But he’s hardly the Trump booster that Perdue has been.
“I’m not going to skip the convention,” Isakson said. “I’m going to be at the convention and Donald Trump is the nominee of the party so, I mean, it is what it is.”
After recently disclosing his three-year struggle with Parkinson’s disease, Isakson, 70, said his health hadn’t slowed his campaign activities.
Barksdale, a millionaire investment manager with no prior political experience, has positioned himself as an outsider in the race.
He’s hoping to benefit from Trump’s possible drag on Republican congressional candidates, Georgia’s continued influx of Democratic-leaning black and Hispanic voters, and the historic cycle of high Democratic turnout in presidential election years.
With more than $5 million in campaign funds, Isakson said he was confident he could win a third term, despite the current popularity of unconventional candidates like Trump and Barksdale.
“I’m going to work hard to run on my record. I’m proud of my service to the people of the state of Georgia over the last 37 years, and I’m never going to run away from that,” Isakson said.
While Perdue didn’t get a coveted convention speaker’s slot, he’ll be counted on to help Trump whenever possible.
It’s a job Perdue seems to relish.
He and Trump are cut from the same political template: successful businessmen with no political experience who decided to test the waters in hopes of making a change. Where Trump has his trademark red “Make America Great Again” cap, Perdue has embraced a faded denim jacket as his signature piece of apparel.
Earlier this week, in a jab at presumed Democratic presidential nominee Hillary Clinton, Perdue, Isakson and Sen. Ben Sasse, R-Neb., sponsored legislation that would bar State Department officials from using private servers and email accounts for sensitive and classified information.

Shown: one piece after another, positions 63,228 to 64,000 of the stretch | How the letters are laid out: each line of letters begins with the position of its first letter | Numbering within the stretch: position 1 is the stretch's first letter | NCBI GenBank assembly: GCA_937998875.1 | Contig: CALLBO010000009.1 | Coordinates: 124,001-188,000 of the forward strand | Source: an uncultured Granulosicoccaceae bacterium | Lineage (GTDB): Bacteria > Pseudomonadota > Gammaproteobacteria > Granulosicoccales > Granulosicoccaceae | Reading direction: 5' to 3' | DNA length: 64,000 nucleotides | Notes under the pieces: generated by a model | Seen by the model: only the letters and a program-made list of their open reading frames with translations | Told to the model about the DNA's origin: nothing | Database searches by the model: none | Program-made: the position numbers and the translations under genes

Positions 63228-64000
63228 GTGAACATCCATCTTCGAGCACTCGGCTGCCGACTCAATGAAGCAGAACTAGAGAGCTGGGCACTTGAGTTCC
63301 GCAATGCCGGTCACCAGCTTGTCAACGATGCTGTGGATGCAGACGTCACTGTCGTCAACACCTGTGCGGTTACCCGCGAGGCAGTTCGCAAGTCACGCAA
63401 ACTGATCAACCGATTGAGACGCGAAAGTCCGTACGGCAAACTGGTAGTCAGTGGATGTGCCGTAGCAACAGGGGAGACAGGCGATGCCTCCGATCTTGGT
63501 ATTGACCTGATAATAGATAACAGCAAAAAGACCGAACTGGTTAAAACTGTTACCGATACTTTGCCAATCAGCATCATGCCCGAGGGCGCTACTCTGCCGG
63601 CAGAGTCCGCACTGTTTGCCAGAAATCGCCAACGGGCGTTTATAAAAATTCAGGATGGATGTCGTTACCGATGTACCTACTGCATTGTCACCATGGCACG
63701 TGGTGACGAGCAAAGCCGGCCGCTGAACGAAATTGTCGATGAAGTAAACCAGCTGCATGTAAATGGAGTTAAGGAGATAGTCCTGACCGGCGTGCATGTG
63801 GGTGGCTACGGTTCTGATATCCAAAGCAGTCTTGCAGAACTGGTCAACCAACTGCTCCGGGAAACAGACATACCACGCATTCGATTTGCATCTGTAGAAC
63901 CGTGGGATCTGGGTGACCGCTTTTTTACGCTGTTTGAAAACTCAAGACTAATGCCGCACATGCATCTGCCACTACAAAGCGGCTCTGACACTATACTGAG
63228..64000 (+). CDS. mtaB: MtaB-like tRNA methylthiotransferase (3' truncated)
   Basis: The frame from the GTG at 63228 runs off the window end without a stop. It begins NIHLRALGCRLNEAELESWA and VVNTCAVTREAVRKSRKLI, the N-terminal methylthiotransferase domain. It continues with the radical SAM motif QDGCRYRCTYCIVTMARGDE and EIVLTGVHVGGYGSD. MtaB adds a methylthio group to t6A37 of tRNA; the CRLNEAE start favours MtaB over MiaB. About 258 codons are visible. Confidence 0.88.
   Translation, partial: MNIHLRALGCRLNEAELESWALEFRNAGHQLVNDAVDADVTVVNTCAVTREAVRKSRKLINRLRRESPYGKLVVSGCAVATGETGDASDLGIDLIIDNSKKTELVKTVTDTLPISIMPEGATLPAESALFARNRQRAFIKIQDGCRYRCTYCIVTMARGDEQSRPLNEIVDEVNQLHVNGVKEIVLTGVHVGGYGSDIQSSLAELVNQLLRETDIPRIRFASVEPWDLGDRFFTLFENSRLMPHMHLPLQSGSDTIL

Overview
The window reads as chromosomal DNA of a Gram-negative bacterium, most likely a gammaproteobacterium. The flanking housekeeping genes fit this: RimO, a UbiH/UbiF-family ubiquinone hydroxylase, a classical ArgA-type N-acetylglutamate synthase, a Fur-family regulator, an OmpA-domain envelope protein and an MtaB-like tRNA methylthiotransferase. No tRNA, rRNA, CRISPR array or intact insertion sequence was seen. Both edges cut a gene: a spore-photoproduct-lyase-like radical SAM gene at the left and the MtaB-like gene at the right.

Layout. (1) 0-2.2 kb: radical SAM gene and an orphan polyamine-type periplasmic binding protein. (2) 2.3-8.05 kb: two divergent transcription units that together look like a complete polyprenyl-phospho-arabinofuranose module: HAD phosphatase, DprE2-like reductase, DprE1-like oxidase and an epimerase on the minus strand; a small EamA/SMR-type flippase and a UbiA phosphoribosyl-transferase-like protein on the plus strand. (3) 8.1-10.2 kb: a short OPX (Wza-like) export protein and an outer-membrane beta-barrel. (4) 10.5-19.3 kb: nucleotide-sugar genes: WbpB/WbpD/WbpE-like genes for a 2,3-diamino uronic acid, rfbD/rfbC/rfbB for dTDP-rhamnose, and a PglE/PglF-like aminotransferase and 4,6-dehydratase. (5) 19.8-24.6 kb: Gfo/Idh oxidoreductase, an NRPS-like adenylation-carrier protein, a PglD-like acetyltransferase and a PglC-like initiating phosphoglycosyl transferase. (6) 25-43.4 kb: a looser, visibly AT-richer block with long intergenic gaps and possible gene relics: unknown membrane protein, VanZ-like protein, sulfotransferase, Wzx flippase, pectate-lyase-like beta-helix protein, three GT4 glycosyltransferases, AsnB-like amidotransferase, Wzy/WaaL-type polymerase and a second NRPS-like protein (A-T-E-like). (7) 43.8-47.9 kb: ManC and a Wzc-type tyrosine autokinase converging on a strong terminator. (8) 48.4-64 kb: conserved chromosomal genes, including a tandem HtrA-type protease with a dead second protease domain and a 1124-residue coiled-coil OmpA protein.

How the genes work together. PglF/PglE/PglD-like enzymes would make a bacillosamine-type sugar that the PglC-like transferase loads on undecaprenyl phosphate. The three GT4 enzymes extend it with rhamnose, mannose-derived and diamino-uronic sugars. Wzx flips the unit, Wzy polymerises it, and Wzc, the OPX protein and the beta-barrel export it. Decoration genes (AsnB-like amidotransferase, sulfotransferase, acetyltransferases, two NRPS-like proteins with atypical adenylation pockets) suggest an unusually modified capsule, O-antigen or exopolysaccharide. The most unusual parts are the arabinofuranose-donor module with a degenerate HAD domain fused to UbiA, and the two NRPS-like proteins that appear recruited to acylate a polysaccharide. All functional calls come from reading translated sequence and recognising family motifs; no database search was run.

As his national profile builds, Perdue faces questions about a possible position in a Trump administration.
“I’m sure there are plenty of people smarter than me that can help the next president, Donald Trump, get his administration going,” Perdue said. “But I’m going to be in there fighting heavily to help change the direction of this country. You can count on that.”
Perdue didn’t rule out a run for higher office, possibly in 2020, when he’s up for re-election. But he said that for now his focus was on the Senate.
“That’s my full-time attention right now,” he said. “I take it very seriously. It’s a sobering responsibility. I’m honored. But I’m also encouraged by the opportunity.”
Despite the rift within the party over Trump, Perdue said he expected those wounds to heal in Cleveland.
“I expect that you’re going to see the Republican Party come out of this convention united and angry from the standpoint, they’re going to be looking to change the direction of this country,” Perdue said.
Some worry that this anger could lead to convention chaos or violence in an open-carry state where pro- and anti-Trump activists have said they’ll be armed at outdoor protests.
“That’s a bunch of stuff the press is whipping up,” Isakson said. “I’m not even going to take the bait and speculate on that. Hopefully it will be a peaceful, good convention. And I think it will be.”